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I follow your logic up to a point but you seem to be conflating detection and tracking … “ongoing disaggregation”. In so far as Sense samples are shorter than the HS110, it has the potential to account for energy consumption more accurately but there are a couple of reasons why a smartplug, I believe, will pretty much always be more accurate:

  • Sense CTs are capable of a wide range of current detection so are (due to physical limitations) limited in their absolute accuracy. The smaller load on a smartplug implies potentially higher accuracy in current measurement.

  • Sense may be precise in it’s current measurement but the detection accuracy and tracking is inherently a guess so adds again to the overall inaccuracy.

That said, Sense is doing something a smartplug can never do … measuring your entire panel’s load and, by the way, doing something smartplugs don’t: keep track of ALL the data from the smartplug.

There are a couple of ways of defining accuracy in this regard:

  1. Simply knowing when a device is on or off, historically.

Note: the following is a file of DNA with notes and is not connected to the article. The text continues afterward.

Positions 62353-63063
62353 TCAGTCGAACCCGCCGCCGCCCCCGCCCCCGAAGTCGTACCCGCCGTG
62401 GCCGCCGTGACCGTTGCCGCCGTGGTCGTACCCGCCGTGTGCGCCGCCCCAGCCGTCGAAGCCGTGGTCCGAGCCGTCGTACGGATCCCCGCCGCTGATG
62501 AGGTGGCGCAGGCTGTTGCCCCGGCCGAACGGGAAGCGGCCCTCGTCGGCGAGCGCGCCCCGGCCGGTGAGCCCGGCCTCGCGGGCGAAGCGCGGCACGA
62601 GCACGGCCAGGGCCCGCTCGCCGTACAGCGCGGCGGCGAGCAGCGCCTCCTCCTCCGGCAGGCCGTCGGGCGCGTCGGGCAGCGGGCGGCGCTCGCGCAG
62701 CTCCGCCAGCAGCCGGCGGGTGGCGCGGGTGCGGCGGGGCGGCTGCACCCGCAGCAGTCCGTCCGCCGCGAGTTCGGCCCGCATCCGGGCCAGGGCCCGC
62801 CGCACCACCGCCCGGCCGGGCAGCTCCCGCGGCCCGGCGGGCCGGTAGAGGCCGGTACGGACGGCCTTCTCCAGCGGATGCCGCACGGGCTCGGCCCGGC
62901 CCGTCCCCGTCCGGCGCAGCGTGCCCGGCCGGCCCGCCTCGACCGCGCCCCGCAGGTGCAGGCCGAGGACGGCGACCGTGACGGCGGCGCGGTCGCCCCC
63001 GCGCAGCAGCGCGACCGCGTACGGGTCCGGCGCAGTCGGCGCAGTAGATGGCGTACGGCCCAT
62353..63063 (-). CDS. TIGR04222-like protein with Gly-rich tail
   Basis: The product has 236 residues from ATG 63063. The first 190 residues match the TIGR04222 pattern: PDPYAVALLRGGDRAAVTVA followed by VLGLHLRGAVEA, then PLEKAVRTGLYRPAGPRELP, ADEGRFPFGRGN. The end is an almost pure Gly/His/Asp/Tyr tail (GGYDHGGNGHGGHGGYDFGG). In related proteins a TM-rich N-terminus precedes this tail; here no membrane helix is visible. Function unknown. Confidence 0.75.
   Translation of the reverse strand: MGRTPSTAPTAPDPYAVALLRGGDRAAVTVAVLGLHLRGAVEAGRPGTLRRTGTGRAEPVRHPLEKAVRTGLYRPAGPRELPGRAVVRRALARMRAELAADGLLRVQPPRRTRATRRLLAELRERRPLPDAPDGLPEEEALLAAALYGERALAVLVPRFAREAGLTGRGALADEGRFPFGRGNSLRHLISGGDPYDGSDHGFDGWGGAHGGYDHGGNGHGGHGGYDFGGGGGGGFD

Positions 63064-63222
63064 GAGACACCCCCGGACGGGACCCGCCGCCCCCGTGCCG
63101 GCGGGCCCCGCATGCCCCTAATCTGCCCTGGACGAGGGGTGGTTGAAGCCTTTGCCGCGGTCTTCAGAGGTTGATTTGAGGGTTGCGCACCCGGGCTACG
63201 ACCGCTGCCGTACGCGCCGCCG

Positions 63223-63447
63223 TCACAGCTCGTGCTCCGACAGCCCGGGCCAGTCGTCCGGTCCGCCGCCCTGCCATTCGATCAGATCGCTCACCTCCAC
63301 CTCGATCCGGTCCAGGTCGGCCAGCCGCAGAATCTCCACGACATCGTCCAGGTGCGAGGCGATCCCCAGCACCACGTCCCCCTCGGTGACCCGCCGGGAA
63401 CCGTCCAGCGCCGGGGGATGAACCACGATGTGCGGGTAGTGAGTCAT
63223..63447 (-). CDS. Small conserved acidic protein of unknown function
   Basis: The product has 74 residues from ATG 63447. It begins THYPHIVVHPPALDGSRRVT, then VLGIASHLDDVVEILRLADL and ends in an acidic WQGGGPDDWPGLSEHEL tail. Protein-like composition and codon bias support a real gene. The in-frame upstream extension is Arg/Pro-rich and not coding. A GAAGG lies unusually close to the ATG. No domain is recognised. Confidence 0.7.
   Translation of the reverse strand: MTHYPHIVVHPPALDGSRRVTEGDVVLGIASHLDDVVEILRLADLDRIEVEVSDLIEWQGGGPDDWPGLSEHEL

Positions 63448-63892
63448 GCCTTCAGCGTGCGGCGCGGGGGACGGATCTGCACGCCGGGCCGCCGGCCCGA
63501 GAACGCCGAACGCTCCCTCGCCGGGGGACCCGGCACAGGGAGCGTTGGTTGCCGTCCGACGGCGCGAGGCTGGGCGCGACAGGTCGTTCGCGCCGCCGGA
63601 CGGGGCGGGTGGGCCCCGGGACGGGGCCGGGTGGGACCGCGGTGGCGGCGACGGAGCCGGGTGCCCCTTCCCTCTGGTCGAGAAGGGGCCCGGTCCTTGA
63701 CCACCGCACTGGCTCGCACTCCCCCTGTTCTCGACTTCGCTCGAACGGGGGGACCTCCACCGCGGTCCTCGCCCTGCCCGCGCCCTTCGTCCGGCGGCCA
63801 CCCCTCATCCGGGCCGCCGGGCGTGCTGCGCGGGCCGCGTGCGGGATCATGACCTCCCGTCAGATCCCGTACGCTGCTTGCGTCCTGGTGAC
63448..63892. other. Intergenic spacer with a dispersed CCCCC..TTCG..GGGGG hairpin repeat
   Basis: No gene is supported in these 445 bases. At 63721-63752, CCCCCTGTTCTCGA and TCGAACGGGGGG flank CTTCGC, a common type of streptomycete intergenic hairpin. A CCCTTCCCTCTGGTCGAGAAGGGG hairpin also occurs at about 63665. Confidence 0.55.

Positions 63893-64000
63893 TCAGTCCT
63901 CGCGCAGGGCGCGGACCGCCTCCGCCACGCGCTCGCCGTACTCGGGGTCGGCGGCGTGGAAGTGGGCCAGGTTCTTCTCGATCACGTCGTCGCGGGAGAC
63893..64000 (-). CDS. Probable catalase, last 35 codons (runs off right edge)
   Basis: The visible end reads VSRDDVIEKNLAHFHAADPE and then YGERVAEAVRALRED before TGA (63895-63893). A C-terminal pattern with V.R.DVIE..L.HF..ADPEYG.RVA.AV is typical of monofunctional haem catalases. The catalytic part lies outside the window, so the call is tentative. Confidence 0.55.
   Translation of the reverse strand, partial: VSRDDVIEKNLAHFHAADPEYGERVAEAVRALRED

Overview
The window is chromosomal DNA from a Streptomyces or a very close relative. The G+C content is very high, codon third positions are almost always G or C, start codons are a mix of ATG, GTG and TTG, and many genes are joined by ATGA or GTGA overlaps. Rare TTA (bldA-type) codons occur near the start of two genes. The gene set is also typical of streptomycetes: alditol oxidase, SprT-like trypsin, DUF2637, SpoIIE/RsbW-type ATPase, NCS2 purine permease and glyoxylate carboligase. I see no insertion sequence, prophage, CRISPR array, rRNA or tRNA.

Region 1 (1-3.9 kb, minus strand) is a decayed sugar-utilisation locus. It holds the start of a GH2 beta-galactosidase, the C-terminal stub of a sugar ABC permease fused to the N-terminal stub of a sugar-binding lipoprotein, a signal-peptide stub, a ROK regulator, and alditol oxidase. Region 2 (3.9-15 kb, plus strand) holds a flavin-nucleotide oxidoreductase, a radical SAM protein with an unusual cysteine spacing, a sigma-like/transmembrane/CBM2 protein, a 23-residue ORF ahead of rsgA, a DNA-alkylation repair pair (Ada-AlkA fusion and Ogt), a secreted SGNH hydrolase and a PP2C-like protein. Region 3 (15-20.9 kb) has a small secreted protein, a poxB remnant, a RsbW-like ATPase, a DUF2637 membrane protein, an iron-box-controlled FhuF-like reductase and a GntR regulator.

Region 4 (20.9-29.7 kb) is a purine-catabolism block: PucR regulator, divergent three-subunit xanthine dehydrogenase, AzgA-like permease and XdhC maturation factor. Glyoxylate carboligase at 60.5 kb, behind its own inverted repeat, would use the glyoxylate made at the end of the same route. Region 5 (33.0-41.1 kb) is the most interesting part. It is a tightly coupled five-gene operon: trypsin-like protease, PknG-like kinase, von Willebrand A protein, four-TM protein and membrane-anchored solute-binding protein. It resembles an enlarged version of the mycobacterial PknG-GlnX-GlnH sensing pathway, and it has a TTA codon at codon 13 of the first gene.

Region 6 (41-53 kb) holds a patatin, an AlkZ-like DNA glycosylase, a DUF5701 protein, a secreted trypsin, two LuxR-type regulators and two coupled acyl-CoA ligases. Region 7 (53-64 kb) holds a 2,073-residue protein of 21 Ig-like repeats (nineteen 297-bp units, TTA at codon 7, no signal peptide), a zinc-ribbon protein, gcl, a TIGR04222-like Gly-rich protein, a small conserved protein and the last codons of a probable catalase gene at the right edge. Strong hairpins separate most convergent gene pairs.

2. Accounting for it’s energy consumption (which isn’t necessarily completely dependent on knowing #1).

There are reasons why #1 is actually more crucial than #2. The goal of course is that you get both with Sense alone. The hybrid of Sense + smartplug will help get to that point sooner but I suspect there will always be reasons to have certain devices on separate smartplugs … if only for redundancy.

The reason i put HS110’s out there is to find and help me tune either the massive energy hogs like my dehumidifiers or shut down those things that are always on and dont need to be, like TVs etc. The single HS110 before my UPS helps to remind me when i leave my servers running, which is all i need.